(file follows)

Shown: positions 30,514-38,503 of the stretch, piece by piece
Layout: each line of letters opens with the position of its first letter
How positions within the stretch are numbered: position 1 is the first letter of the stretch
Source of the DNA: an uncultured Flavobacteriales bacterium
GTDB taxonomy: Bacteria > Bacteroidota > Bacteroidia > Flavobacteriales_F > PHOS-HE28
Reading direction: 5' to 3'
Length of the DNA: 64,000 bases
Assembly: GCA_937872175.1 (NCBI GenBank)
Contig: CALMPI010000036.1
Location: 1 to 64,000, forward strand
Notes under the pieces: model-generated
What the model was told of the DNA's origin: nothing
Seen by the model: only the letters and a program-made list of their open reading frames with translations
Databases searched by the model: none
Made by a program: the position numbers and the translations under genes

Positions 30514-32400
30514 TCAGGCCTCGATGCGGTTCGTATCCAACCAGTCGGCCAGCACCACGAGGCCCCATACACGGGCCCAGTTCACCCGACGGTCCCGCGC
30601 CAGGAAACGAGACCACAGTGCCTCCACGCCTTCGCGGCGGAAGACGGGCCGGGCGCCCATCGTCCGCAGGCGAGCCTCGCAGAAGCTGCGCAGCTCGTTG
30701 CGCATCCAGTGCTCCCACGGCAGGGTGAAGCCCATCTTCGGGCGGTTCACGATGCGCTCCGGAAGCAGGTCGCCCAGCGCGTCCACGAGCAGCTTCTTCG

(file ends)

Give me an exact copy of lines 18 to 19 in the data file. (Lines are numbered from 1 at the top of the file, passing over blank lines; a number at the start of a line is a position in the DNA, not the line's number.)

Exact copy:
30601 CAGGAAACGAGACCACAGTGCCTCCACGCCTTCGCGGCGGAAGACGGGCCGGGCGCCCATCGTCCGCAGGCGAGCCTCGCAGAAGCTGCGCAGCTCGTTG
30701 CGCATCCAGTGCTCCCACGGCAGGGTGAAGCCCATCTTCGGGCGGTTCACGATGCGCTCCGGAAGCAGGTCGCCCAGCGCGTCCACGAGCAGCTTCTTCG